The Yomiuri ShimbunDear Troubleshooter:
I’m a female part-time worker in my 50s. I’m frustrated by the criticism I receive from my younger sister, who is in her late 40s, about the way I’m raising my children.
My eldest son passed the entrance examination to enter a private junior high school. My second son, a fourth-grade elementary school student, is studying at a cram school in preparation for entrance exams.
My sister says things like: “Why don’t you give them more freedom?” and “Your way of raising children is a kind of child abuse,” “I feel sorry for them because you don’t let them have game consoles or smartphones.”
My sister’s child is a fifth-grade elementary school student. She lets her child watch television and play video games freely and eat lots of sweets.
Her child’s grades don’t appear to be very good. When I pointed this out, she nonchalantly replied, “My kid is different from your children, developing one’s own self-esteem is part of growing up, so she’ll be fine.”
My husband said she’s just jealous because of how well we’re raising our children and that I shouldn’t take any notice of her. But I always rise to the bait and argue back without intending to. How can I calmly deal with her?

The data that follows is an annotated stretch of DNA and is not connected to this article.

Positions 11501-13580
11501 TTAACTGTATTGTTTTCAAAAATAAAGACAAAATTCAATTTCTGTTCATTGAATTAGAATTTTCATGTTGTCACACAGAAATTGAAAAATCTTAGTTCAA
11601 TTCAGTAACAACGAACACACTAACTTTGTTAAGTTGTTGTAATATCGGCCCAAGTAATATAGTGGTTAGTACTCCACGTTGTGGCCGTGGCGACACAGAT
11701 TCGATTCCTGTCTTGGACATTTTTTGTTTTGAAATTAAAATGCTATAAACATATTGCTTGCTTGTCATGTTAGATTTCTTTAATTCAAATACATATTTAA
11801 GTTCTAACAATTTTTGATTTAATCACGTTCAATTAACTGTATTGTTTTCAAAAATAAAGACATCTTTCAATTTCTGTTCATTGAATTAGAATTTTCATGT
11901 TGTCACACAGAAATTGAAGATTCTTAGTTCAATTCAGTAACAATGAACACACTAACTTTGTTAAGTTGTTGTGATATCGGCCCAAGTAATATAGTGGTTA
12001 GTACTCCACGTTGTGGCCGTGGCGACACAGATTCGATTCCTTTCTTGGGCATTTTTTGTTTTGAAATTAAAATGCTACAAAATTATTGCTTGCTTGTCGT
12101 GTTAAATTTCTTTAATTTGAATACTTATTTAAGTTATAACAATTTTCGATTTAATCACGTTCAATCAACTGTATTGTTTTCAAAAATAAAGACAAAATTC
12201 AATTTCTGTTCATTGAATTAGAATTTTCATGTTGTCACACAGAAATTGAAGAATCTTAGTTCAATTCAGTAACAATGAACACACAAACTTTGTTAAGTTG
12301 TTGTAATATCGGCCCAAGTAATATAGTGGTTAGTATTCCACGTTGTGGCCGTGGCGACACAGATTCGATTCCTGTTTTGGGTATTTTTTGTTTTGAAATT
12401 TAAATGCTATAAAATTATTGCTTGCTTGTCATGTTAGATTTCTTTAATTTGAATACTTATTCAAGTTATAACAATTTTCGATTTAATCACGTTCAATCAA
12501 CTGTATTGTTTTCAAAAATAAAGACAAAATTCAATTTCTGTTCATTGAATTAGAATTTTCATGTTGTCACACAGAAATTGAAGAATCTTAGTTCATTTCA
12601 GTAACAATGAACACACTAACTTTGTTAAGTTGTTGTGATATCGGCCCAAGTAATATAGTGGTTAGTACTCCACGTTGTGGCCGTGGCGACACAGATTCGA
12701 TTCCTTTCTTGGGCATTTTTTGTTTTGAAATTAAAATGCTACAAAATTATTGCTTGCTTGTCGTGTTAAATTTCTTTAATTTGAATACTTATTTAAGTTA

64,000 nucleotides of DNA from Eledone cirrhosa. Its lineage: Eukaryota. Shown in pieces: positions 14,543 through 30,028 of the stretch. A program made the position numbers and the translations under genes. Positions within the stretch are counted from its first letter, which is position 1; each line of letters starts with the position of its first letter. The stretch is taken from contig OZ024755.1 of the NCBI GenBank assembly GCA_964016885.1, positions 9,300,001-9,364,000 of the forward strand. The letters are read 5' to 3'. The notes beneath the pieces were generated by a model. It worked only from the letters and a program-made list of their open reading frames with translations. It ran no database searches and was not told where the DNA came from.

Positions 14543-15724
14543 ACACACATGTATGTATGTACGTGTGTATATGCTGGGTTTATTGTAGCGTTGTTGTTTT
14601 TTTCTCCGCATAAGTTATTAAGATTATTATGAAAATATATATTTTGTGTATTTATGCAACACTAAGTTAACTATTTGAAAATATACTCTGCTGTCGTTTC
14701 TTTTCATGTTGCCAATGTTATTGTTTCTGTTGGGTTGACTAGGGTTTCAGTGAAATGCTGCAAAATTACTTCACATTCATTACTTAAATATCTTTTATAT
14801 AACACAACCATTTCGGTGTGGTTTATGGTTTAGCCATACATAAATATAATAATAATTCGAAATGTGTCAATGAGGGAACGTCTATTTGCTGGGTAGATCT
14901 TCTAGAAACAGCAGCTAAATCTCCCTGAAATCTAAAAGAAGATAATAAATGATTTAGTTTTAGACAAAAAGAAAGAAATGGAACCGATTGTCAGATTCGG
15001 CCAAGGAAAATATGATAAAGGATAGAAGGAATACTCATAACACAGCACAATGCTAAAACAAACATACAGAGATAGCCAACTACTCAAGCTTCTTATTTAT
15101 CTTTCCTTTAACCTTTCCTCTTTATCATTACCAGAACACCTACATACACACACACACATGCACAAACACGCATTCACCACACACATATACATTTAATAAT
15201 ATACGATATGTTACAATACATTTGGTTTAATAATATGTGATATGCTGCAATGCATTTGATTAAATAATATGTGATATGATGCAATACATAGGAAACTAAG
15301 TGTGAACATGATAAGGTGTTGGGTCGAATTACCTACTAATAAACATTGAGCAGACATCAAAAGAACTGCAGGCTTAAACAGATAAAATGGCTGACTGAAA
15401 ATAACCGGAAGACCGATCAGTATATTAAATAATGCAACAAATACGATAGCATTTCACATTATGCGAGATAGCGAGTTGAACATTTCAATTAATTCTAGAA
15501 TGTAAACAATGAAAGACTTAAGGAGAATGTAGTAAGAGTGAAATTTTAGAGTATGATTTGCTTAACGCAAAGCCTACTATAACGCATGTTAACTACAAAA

F, Saitama Prefecture
Dear Ms. F:
Child-raising methods differ from home to home and nowadays there are a wide variety of beliefs and opinions on the matter. It is impossible to say conclusively what the best way to raise a child is. Some parents think they need to raise their children in a strict environment so that their kids can avoid experiencing hardship in the future. While other parents, like your sister, want to let their children off the leash so they can nurture their own self-esteem. Both opinions are understandable.
Perhaps you react to your sister’s taunts because you feel some regret about not giving your children more freedom. There is an idea that children choose their parents when they are born. No matter how you raise your children, as long as you cherish them, they will be OK.
I also went to cram school in my childhood. I hated not having time to play but it didn’t affect my self-esteem.
As long as you’re not forcing your children to study against their will, I think your current way of raising children is fine. Please encourage your children to study while listening to what they have to say and checking their well-being. If you do so, it won’t matter what your sister has to say.
Masahiro Yamada, professor